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Vol. 30, No. 3
Junior High School, High Point, N. C.
Duncan, Boggs Win Top
Awards In Art Contest
In the International Scholastic Art Contest Jimmy Duncan
of room 113 won one of the five Hallmark honor prizes. Dona
Bog-gs of room 4 received a gold achievement key. Marcia
Holder and Paul McDade of 201 received certificates of merit.
Jimmy and Dona’s work will go to New York to compete
in the national contest. Both these pictures are interpretations
of the students’ own experiences on Hallowe’en. Jimmy’s
picture done in opaque water color, was titled “Hallowe’en
Fun.” Dona’s Hallowe’en Hobgoblin was a scratchwork design
of a masked figure.
Marica and Paul’s entries were both in the field of
photography. Their work will be displayed at Elliot Hall
Woman’s College Campus and WFMY-TV from February
24 through March 8.
Students in Miss Patsy Harrelson’s and Mrs. Ida Picken’s
are classes entered 20 pieces in the conest. Two still life
scenes wee submitted. Both were done in oil. These were
painted by Zana Lanier of room 209 and Robert Jackson of
From Mrs. Pickens’ seventh grade art classes several
opaque water colors were entered. These were done by Linda
Hall of 103, Brenda Riley and Phyllis Williams, both of 114.
Kaye Johnson, a seventh graders from room 5, entered
a cottage which is a composition of pasted material forming
Lelia Clinard of room 214 submitted six weaving samples
to the contest. These samples were woven on a hand loom and
showed an original design. Lelia is an are student of Miss
Harrelson. Also from Miss Harrelson’s classes an enamel was
entered by Brenda Henry.
The separate photography division was entered by Marica
Holder, Paul McDade, Sally Drake, Sandra Stone, and Vickie
bighth and Ninth Grade Girls
To Present Fashion Show
Eighth and ninth grade clothing
classes will present a spring fash
ion show on March 19 at chapel
periods in the auditorium. Home
economics teachers. Miss Virginia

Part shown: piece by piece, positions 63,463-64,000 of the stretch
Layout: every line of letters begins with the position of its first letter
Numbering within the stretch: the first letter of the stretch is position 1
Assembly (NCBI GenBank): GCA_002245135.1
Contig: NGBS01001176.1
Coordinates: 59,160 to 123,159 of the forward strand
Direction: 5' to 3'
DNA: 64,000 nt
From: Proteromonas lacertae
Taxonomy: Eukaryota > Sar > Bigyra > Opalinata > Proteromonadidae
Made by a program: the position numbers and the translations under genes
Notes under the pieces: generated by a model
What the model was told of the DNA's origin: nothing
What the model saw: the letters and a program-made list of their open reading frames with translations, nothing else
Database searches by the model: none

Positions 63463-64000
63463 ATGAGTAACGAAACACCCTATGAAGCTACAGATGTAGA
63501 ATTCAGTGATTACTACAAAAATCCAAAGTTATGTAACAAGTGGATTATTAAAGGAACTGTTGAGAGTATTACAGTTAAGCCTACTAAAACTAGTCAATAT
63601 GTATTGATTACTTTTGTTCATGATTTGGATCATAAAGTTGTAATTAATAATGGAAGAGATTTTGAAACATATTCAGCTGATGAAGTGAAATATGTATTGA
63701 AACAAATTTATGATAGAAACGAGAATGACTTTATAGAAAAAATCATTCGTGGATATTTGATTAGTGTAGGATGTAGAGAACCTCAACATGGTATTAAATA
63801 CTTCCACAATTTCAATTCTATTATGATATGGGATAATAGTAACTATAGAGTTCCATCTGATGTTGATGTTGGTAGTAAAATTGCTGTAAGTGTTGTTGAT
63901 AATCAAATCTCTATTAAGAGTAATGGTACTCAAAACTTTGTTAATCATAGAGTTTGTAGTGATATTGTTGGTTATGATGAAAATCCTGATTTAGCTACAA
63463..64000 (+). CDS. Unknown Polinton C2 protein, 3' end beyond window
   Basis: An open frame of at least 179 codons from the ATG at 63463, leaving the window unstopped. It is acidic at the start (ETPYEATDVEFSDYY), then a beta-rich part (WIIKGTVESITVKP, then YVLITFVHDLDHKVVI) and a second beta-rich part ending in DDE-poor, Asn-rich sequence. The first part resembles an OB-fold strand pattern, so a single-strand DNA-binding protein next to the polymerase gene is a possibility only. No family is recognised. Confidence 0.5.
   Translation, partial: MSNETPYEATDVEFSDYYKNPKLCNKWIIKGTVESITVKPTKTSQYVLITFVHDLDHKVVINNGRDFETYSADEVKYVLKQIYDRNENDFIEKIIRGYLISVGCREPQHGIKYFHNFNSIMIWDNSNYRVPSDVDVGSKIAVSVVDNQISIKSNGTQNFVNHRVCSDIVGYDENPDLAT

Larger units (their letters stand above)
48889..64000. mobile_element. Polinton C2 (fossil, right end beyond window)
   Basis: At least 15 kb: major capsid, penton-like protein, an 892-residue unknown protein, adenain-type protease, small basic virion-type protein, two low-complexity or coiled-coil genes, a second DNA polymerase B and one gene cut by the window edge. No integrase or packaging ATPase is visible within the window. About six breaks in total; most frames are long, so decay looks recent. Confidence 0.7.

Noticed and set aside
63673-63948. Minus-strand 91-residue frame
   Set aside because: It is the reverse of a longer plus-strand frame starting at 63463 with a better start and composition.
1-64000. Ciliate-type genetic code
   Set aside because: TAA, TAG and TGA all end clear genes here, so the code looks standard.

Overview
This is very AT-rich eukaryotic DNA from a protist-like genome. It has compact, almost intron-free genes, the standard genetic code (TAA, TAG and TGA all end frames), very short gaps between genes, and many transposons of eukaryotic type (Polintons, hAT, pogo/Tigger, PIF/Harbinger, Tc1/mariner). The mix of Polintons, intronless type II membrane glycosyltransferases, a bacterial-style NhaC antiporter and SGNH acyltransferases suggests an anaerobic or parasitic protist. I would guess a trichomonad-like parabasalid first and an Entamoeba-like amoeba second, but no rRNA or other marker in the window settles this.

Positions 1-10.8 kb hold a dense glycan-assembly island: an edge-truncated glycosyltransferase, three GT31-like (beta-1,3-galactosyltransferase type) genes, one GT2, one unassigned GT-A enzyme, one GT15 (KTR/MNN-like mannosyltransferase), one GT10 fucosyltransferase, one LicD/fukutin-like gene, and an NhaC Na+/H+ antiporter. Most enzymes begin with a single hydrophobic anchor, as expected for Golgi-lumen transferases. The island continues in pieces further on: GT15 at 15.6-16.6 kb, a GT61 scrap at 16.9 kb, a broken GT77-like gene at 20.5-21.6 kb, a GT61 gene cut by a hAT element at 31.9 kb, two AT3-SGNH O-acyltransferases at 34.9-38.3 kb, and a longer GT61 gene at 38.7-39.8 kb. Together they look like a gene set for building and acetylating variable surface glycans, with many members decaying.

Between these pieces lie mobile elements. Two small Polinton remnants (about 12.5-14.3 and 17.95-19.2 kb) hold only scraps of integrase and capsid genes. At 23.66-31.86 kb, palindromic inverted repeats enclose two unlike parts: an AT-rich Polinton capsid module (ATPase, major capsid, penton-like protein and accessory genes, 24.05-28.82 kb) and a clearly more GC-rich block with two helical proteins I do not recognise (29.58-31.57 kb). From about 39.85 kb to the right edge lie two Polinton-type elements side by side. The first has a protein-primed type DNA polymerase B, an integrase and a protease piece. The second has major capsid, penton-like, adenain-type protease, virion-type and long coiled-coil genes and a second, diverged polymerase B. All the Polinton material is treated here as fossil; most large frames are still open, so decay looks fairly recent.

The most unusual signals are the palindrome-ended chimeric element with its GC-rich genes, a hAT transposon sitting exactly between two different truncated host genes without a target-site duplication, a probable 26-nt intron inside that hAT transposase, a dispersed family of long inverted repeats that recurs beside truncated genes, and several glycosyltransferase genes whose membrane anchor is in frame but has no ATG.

Blount, Mrs. Marion Erath, and
Miss Iris Kiger will direct the
The fashion show will be divided
into six parts. Each of the scenes
will have a different setting, but
all will be related to the unfolding
of spring- foliage and flowers. All
garments of one particular type
will be shown together. The first
part will feature skirts, the second
pajamas, the third blouses and
skirts, the fourth skating outfits,
and the fifth dresses.
For the last part, some eighth
grade girls will present a short
skit which is related to bathing
the baby as it was learned in their
child care or baby sitting classes.
To Attend Meeting
Mr Robert McGowan, 206, Mrs.
Elizabeth Beamon, 205, Mrs. Doris
Cox, Bible teacher, and Mr. Charles
Weaver, boy’s counselor, will re
present Junior High in the state
convention of the North Carolina
Education Association ' which will
meet March 20, 21, and 22 in
Asheville. Miss Mildred Knox, 212,
is an alternate.
Public Address System Suffering
From Many Years of Service
In the morning several weeks
ago, at exactly eight thirty-five
o’clock, ncithing happened! Now
this wouldn’t be so unusual except
that something was supposed to
be heard. Everyone was expect
ing the daily announcements. But
instead of devotional music they
saw, felt, and heard absolutely
That morning wasn’t the first
time the public address system
had an attack of rheumatism, and
it probably won’t be the last either.
For twenty-five years that faith
ful machine has sei-ved Junior
High, making announcements about
everj«thing from the honor roll
students to the ones in detention
hall. Its duty has been done.
In recent years the P. A. system
has had to be overhauled many
times. The same wiring has re
mained in Junior High that was
there when it was built. Those
hundreds of tiny wires have stuck
together in different places, caus
ing the whole system to short and
not work. A simples definition of
this trouble would be just plain
Even with its rheumatism and
broken parts, the public address
system gets most of the messages
through with only a little coax
ing from the announcer. But
would feel better to be on the safe
side. So, if anyone has a P. A.
system lying around not being
used, please lend it to the school.
It will cei-tainly be most “hear-
Charlie Lewis, vice president. Trudge Herbert, president and Joy
Watkins, secretary of Student Council for the second semester.
Herbert, Lewis, Watkins Elected
Second Semester Officers
Donna Raye Clement
Trudge Herbert, Charlie Lewis, and Joy Watkins are the
newly elected officers for the second semester. Each of the
candidates running had some stiff competition.
With citations and congratulations, Trudge Hebert of room 205
entered the office of presidency after the final election between him and
Donna Raye O', ert. Eliminate in the primary election were Linda
Cabot and Ann Patterson.
Trudge is a boy of many achieve
ments. Besides being on the basket
ball team, he placed second in
the state in a mechanical drawing
contest in 1957. Being on the radio
program presented by Jr. High
for American Education Week was
another feather in his hat, and